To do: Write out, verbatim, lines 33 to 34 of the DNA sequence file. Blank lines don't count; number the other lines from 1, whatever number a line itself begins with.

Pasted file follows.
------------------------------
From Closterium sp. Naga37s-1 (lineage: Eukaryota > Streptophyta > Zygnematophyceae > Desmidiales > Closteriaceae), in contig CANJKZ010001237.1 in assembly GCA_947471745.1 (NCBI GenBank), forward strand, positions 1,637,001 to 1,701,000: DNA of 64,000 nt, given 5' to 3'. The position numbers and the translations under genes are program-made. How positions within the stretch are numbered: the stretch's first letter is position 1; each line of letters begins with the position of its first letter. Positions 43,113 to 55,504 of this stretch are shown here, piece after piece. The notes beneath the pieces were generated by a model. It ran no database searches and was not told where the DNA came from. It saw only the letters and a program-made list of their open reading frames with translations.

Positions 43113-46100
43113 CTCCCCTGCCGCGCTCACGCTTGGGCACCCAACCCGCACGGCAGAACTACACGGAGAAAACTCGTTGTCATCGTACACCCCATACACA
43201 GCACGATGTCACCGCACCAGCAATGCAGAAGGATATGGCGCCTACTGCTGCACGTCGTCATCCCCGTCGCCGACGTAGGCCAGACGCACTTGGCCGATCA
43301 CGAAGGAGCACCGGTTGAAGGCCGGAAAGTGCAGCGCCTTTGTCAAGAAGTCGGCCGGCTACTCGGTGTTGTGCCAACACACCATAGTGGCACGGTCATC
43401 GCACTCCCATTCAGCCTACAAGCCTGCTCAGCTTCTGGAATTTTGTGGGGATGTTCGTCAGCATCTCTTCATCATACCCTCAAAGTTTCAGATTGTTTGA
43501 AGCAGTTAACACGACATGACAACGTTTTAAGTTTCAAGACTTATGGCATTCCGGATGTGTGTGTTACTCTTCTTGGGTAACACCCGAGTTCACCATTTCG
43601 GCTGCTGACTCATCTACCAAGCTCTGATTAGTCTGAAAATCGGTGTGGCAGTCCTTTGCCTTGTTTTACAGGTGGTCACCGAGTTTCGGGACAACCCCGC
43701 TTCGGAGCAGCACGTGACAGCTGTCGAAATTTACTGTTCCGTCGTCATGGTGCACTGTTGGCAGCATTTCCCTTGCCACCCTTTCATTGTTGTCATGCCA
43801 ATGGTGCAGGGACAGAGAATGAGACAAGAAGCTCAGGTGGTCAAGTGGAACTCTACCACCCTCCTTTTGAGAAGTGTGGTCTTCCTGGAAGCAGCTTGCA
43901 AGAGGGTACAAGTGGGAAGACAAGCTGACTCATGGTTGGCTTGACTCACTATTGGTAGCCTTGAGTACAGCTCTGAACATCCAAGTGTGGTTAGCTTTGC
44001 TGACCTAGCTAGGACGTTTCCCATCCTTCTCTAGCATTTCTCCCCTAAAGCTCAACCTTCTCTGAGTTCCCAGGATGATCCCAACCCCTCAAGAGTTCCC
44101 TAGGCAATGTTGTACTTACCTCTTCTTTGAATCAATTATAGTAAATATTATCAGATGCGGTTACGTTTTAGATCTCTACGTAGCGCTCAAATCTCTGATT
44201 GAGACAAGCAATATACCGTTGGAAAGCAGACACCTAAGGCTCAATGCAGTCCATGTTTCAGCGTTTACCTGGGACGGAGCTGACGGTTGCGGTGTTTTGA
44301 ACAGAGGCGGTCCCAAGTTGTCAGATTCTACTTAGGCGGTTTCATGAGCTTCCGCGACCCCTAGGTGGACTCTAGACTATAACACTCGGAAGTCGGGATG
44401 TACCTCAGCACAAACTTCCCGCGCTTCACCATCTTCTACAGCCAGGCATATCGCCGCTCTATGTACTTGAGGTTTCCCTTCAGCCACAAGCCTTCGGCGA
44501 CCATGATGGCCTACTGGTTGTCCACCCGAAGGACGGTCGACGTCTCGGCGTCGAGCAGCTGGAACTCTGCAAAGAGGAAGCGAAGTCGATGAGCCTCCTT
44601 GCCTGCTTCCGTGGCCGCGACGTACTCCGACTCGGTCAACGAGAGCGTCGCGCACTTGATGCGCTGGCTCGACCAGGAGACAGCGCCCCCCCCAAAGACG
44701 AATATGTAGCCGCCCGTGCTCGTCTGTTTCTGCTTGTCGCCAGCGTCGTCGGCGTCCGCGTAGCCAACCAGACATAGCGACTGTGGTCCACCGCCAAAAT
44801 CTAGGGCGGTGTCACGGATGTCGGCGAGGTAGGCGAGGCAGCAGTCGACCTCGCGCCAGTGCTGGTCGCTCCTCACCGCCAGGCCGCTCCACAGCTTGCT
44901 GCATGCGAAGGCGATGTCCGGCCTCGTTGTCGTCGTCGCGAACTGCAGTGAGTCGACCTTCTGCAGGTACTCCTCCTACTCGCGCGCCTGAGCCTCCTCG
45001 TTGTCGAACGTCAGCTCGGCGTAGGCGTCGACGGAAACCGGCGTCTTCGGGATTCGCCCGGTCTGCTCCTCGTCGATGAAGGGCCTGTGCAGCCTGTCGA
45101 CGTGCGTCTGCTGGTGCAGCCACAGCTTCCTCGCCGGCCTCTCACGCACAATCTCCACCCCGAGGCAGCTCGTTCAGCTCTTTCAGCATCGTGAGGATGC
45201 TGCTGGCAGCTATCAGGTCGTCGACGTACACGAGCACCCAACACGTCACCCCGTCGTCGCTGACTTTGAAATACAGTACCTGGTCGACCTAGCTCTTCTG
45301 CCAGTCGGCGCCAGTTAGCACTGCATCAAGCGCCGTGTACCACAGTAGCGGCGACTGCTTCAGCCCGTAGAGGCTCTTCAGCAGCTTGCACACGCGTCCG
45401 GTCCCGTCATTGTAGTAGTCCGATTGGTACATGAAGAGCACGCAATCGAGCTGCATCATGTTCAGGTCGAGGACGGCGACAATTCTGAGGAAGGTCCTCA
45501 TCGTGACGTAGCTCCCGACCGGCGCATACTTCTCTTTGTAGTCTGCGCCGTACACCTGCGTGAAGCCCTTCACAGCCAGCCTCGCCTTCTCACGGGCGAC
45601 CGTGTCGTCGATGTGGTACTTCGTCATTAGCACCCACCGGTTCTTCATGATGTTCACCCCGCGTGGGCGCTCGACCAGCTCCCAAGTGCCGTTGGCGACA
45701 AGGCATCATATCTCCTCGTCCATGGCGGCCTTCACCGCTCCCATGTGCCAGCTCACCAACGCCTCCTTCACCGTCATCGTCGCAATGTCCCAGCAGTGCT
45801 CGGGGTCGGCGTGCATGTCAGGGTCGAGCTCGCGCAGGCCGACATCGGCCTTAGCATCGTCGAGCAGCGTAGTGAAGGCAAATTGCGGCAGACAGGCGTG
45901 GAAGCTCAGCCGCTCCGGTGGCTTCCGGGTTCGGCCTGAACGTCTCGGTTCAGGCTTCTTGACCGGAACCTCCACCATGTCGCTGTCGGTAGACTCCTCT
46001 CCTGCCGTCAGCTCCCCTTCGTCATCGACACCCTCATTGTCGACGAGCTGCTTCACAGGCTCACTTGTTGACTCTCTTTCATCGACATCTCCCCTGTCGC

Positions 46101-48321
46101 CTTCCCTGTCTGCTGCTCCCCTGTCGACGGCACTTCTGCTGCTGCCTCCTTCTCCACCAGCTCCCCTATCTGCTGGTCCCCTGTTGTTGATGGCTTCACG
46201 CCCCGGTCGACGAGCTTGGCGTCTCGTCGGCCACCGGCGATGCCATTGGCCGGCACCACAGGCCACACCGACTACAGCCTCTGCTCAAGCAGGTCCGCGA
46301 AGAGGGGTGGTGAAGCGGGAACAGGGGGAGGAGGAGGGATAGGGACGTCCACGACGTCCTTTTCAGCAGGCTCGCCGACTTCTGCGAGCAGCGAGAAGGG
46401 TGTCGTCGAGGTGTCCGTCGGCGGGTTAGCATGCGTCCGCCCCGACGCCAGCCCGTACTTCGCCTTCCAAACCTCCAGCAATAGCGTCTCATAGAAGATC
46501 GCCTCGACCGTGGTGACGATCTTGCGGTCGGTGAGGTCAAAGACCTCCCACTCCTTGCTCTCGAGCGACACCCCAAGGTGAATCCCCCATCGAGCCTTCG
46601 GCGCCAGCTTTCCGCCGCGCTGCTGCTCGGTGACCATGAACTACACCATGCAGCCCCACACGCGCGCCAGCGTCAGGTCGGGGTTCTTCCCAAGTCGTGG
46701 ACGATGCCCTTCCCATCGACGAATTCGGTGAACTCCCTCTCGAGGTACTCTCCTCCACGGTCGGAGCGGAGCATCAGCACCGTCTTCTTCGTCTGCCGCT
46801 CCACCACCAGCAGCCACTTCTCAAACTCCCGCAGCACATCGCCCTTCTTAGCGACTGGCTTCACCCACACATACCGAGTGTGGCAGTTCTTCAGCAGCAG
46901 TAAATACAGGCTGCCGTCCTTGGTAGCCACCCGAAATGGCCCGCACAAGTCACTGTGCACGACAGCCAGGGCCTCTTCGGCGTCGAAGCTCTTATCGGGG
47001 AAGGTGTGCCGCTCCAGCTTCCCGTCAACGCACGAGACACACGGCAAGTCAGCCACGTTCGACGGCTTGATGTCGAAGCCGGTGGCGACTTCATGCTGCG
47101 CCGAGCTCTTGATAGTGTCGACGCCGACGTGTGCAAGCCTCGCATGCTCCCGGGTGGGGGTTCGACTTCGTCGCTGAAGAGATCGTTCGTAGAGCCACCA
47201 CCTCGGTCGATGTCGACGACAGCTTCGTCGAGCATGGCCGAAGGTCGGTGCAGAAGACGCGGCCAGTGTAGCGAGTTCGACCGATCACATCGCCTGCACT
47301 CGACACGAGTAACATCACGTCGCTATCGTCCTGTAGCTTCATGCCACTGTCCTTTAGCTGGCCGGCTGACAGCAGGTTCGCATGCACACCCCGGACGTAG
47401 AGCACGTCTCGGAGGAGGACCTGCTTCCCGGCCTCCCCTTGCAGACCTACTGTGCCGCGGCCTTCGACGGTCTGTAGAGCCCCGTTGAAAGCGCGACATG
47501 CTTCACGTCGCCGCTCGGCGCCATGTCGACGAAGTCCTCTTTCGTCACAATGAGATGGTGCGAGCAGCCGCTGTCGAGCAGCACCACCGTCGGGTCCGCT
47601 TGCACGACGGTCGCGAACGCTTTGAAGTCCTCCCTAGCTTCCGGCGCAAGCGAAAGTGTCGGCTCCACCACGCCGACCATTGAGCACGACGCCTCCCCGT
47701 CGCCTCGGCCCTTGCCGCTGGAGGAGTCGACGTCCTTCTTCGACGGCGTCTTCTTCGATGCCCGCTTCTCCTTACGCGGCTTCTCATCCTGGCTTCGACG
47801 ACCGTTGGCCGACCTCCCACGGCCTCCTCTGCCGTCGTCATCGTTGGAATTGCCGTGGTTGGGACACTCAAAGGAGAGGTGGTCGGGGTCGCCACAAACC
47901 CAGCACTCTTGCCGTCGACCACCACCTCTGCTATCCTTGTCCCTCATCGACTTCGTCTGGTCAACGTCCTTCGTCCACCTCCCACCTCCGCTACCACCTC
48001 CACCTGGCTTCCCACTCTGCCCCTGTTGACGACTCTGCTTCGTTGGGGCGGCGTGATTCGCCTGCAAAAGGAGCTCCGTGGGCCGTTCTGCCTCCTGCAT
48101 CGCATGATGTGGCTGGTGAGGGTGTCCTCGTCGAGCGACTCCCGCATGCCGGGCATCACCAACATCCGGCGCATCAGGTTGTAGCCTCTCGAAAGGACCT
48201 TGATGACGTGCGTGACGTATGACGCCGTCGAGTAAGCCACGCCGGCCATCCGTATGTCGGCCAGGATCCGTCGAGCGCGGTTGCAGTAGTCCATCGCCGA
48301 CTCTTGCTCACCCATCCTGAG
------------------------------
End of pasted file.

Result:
Positions 46101-48321
46101 CTTCCCTGTCTGCTGCTCCCCTGTCGACGGCACTTCTGCTGCTGCCTCCTTCTCCACCAGCTCCCCTATCTGCTGGTCCCCTGTTGTTGATGGCTTCACG